Dennis W. Choi, MD, PhD, a neuroscientist renowned for his groundbreaking research on brain and spinal cord injury, has been recruited to lead two major neuroscience programs at Emory University. Dr. Choi will direct the Neuroscience, Human Nature and Society Initiative within Emory's University-wide strategic plan as well as a new Comprehensive Neuroscience Center in Emory University's Woodruff Health Sciences Center.
"Dennis Choi is a superb addition to Emory's faculty and our neurosciences programs throughout the University," says President James W. Wagner. "Neuroscience has long been a strength of Emory, and has now been identified as a key initiative advancing Emory's strategic plan. As an esteemed scientist, Dr. Choi will help Emory continue to develop its national leadership in the neurosciences."
A former president of the Society for Neuroscience, Dr. Choi served as head of the Neurology Department at Washington University Medical School from 1991 until 2001 and as neurologist-in-chief at Barnes-Jewish Hospital. He established and directed the Center for the Study of Nervous System Injury (now the Hope Center for Neurological Disorders) and directed the McDonnell Center for Cellular and Molecular Neurobiology.
From 2001 until 2006 Dr. Choi was executive vice president for neuroscience at Merck Research Labs, leaving to join Boston University, where he has been a professor of pharmacology and experimental therapeutics. He joins the Emory Emory University School of Medicine as a professor in the Department of Neurology on August 1.
As Executive Director of Emory University's strategic neurosciences initiative, Dr. Choi will oversee the development of four key areas: neuroscience education, behavioral neuroscience and cognition, brain therapeutics, and molecular and translational imaging research. Each program builds on strengths across multiple units of the University and existing neuroscience programs, including Emory's Center for Neurodegenerative Disease, an NIH-funded Alzheimer's Disease Research Center, a neuroimaging research center, neurosciences programs at Emory's Yerkes National Primate Research Center, the Fuqua Center for Late-life Depression, NIH-funded research programs in psychiatry and behavioral sciences and psychology, and research programs funded through the collaborative Center for Behavioral Neurosciences.
As director of the new Comprehensive Neuroscience Center in Emory's Woodruff Health Sciences Center, Dr. Choi will lead a clinical and translational center that integrates research, clinical care and education. One of five new multidisciplinary clinical centers of excellence, the neuroscience center is part of the Health Sciences Center's Vision 2012 strategic plan focused on promoting patient-centered care, distinctive health services based on discovery and innovation, and a measurable impact on the health of patients.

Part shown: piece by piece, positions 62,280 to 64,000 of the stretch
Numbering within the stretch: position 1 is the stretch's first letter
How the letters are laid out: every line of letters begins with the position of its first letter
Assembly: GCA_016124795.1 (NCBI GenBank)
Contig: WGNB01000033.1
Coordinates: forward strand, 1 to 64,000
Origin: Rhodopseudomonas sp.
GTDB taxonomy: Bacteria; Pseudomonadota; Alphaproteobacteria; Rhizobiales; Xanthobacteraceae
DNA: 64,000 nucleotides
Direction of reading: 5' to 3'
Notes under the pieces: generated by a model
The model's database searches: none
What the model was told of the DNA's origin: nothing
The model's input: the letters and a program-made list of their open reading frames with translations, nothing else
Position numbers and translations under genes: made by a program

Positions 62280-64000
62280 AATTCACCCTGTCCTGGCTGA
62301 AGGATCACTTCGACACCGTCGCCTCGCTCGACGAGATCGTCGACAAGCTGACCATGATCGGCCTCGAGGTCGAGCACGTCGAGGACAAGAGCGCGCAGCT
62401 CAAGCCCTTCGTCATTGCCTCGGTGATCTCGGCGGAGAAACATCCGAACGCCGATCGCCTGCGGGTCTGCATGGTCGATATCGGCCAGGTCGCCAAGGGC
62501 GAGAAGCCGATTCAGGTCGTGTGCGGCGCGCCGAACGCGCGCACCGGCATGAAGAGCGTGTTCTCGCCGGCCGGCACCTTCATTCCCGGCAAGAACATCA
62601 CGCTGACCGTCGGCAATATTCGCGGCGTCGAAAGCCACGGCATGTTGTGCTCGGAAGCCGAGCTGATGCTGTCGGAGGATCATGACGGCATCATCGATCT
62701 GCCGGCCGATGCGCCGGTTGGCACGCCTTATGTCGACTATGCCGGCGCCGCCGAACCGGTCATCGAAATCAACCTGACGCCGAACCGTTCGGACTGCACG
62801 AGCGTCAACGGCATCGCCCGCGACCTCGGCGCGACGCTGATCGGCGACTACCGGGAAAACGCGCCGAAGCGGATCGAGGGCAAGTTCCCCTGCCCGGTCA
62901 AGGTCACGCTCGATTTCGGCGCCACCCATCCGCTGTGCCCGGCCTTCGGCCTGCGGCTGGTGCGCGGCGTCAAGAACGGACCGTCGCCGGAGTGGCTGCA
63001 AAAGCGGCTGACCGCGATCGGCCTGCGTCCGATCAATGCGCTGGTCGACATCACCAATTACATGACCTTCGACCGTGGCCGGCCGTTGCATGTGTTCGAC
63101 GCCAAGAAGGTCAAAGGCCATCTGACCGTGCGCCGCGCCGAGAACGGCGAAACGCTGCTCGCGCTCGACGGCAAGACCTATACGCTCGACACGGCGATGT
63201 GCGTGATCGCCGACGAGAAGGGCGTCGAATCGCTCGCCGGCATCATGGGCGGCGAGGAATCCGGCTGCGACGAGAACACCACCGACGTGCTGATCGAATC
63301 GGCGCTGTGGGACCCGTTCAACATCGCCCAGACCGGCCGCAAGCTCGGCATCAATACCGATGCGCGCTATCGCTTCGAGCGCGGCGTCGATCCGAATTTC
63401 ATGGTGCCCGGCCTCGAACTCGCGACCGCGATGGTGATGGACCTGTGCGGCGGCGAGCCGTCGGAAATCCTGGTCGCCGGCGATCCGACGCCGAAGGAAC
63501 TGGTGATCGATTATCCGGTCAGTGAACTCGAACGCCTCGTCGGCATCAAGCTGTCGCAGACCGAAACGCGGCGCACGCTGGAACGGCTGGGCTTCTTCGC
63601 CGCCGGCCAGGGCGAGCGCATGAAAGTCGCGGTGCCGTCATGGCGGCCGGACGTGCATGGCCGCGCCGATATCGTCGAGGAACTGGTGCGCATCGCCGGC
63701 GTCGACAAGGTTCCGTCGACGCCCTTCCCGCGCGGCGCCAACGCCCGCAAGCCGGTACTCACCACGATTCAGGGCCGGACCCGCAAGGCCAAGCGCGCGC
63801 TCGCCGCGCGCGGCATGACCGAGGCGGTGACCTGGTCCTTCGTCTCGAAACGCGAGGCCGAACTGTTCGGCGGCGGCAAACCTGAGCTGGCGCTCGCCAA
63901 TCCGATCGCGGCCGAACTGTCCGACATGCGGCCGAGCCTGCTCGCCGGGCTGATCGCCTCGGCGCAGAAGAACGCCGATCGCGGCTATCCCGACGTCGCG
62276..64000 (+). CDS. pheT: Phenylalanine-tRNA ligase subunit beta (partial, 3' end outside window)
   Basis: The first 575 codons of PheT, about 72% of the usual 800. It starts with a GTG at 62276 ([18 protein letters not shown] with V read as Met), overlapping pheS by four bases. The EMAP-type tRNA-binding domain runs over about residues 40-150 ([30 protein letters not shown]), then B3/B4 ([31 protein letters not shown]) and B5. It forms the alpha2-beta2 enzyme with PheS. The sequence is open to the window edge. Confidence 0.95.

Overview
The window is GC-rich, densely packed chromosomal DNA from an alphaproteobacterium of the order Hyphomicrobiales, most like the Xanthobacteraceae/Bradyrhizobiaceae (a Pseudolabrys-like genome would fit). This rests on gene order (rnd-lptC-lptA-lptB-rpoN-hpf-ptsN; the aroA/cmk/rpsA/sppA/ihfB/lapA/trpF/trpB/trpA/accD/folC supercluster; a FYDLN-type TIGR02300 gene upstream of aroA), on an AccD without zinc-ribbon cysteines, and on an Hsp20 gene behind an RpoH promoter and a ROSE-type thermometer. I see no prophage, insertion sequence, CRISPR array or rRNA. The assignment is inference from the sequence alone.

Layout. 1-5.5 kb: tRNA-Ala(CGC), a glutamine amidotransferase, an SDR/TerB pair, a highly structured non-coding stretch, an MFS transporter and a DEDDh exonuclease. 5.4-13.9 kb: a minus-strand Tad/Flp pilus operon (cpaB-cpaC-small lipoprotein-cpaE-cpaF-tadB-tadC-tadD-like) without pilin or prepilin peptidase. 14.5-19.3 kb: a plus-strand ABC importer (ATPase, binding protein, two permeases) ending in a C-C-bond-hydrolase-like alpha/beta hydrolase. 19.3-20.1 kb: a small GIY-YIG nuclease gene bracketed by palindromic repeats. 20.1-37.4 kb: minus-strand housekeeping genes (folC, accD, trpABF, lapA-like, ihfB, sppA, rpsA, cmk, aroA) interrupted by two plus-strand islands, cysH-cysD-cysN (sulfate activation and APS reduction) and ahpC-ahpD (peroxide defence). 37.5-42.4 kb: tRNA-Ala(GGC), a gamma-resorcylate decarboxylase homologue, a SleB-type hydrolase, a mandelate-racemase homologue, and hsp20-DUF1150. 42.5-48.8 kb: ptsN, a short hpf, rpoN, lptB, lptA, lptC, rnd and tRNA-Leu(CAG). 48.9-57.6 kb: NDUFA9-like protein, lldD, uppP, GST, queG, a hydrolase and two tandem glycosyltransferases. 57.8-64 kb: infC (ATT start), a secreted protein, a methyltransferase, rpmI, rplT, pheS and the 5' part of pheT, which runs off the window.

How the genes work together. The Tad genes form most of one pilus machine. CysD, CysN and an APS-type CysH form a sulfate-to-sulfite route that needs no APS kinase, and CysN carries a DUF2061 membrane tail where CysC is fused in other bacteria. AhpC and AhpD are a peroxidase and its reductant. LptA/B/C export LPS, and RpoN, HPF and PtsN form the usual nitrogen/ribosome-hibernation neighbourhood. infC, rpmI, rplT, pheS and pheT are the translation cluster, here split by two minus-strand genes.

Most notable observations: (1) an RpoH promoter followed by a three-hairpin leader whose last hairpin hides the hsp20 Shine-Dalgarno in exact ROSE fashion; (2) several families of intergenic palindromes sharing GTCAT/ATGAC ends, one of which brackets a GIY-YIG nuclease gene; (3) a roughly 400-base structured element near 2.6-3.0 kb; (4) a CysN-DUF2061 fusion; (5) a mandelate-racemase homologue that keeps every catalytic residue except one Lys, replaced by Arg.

"We welcome Dr. Choi as the leader of our new Comprehensive Neuroscience Center," says Wright Caughman, MD, vice president for clinical and academic integration in the Woodruff Health Sciences Center. "His outstanding research experience and his national leadership in the neurosciences, coupled with Emory's world-class neuroscience faculty, will inspire new energy and create enhanced opportunities for translational research and advances in patient care."
"Dr. Choi's recruitment will be of tremendous benefit to the entire university and to Emory College as we continue to enhance our programs in the sciences and seek linkages between those departments and the humanities," said Robert Paul, PhD, dean of Emory College. "We look forward to incorporating his vision for the role of n eurosciences as a university-wide discipline that includes undergraduate, graduate and professional students and faculty and that links the health sciences with the Liberal Arts in innovative ways."
Dr. Choi is a member of the Institute of Medicine and its Forum on Neuroscience and Nervous System Disorders, a fellow of the American Association for the Advancement of Science (AAAS) and a member of the executive committee of the Dana Alliance for Brain Research. He is a former vice president of the American Neurological Association.
He received MD and PhD degrees in 1978 from Harvard University and the Harvard-MIT Program in Health Sciences and Technology. After completing residency and fellowship training in neurology at Harvard, he joined the faculty at Stanford University, where he began his ongoing research into the mechanisms of neuronal cell death and the underlying mechanisms of brain and spinal cord injury. His research has been recognized by several awards, including the Silvio O. Conte Decade of the Brain Award, the Christopher Reeve Research Medal, and the Ho-Am Prize in Medical Science.
Dr. Choi has served on numerous scientific and advisory boards, including the National Academy of Sciences Board on Life Sciences, advisory committees to the Food and Drug Administration and the National Institutes of Health, and as chairman of the U.S./Canada Regional Committee of the International Brain Research Organization. He has been a member of multiple editorial boards, including founding co-editorship of the journal, Neurobiology of Disease.